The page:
If I make a partial Roth IRA withdrawal from a converted Roth IRA, will I have to pay taxes on it? That is a question that is often asked by tax payers.
My spouse and I converted most of our Roth IRA a couple years ago, and taxes were paid on it. If we have to, is it possible to withdraw that portion without paying any taxes or penalties? Just a slight technical issue here-any IRAs cannot be owned by two people, even married couples. It belongs to one of you two, and the person with their name on the account will have to follow the rules.
If you opt for a withdrawal, more taxes should not have to be paid. You opted for the ROTH conversion deal in 2010, so half of the taxes should have been paid in 2011. The last half will be due on your 2012 taxes.
You however, may incur a penalty of 10 percent for an early withdrawal. If you are not at least 59.5 years when the year ends, you will have to pay this. Or you can have had the conversion amount in your Roth IRA for at least 5 years. However, you can get around this if you are using up to $10,000 of the money to buy your first house.
IRS Distribution Penalty
This IRA distribution penalty is important to remember, and could save you some money, or let you access some much needed cash if buying a home. If you want, using something like TurboTax can often make the process easier, because it will run you through all the rules and summarize everything.
There are times when we find ourselves in financial pinches perhaps an unexpected medical bill or car repair or we could just be going through a rough patch and need some help. These are the times when we should consider a 401k loan because they are different than traditional bank loans in that they come with very low interest rates, there is no credit check and you have longer to pay them back which is done through payroll deductions. Though there are tax implications involved, it still may be your best bet.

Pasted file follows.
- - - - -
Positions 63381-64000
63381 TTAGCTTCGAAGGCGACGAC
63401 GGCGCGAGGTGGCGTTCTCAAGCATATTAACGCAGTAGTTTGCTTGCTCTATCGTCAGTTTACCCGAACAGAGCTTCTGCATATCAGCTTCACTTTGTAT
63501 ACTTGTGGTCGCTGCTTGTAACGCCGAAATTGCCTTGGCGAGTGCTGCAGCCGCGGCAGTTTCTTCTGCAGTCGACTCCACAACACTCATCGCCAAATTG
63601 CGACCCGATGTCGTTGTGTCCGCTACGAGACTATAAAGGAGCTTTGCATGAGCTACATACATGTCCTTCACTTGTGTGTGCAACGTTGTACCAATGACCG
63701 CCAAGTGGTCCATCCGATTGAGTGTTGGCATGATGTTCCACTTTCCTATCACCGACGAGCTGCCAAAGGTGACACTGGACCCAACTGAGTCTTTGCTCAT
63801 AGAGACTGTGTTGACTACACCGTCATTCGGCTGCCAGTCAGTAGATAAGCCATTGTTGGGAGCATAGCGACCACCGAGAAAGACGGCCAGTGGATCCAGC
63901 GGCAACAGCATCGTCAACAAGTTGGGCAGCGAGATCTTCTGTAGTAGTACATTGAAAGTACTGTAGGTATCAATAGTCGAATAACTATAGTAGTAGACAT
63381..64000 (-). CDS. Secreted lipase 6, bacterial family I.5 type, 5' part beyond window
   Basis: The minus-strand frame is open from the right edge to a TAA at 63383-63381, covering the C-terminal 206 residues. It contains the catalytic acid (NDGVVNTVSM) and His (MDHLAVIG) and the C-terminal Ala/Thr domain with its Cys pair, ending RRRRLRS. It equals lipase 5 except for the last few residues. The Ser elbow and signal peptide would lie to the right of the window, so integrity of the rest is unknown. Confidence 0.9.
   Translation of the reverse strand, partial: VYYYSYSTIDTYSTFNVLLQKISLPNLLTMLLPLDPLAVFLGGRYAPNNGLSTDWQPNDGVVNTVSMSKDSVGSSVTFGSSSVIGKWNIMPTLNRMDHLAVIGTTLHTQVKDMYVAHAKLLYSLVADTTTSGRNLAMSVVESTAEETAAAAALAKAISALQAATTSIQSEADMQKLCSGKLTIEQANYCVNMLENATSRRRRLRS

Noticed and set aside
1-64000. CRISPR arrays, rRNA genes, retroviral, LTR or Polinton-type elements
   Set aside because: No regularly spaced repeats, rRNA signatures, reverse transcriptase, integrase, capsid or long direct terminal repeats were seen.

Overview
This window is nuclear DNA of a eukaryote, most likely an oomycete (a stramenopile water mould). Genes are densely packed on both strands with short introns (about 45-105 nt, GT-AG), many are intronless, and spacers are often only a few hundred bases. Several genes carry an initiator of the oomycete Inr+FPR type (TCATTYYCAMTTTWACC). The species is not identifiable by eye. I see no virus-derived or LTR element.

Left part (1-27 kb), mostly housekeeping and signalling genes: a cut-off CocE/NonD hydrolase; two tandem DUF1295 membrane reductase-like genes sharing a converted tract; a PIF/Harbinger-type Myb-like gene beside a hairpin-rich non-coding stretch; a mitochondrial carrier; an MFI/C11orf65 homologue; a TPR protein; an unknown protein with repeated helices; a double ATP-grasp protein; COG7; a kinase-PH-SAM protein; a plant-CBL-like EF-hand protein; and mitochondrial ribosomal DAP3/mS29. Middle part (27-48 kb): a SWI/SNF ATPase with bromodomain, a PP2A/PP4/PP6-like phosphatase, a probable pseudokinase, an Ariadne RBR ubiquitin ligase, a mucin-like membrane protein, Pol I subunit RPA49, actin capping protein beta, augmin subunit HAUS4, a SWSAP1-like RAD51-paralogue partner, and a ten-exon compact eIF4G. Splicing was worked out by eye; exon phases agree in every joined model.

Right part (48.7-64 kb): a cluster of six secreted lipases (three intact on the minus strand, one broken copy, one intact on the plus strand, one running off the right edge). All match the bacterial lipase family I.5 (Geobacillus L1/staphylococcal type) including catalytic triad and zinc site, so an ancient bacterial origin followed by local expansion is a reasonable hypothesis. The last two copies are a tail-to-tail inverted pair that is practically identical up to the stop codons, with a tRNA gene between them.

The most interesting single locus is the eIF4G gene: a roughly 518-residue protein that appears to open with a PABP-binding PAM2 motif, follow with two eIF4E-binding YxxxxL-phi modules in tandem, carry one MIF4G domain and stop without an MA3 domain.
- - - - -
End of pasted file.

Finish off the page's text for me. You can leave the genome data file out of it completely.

All companies are different and have different rules attached. For instance, some will allow you only one 401k loan per twelve months whereas others will allow you two and the maximum loan amount is typically fifty percent of what you have contributed. Also, some plans prevent you from contributing more until the loan is paid back. In addition, there is also a 401k hardship withdrawal in which you can take if there is an immediate need for the funds such as primary residence eviction prevention or funeral expenses for the death of a spouse. This type of loan is a little different in that it requires additional paperwork and you can obtain one even if you have maxed your regular loan limit. There again, you may not be allowed to contribute to your account for a minimum of six months. This is actually a withdrawal and not a loan so you are not required to pay it back.
Should you change jobs and still owe money on your retirement loans, it may be a good idea to consider a 401k rollover. That way, you will not lose any of your contributed funds. If you are already fully vested with your present company, the face value of the account is yours however, cashing it out may involve early withdrawal penalties. Your outstanding loans, any penalties and a twenty percent tax will be taken right off the top and could most literally leave you with very little in the end so rolling it over into a new account would most likely be your best option in that situation.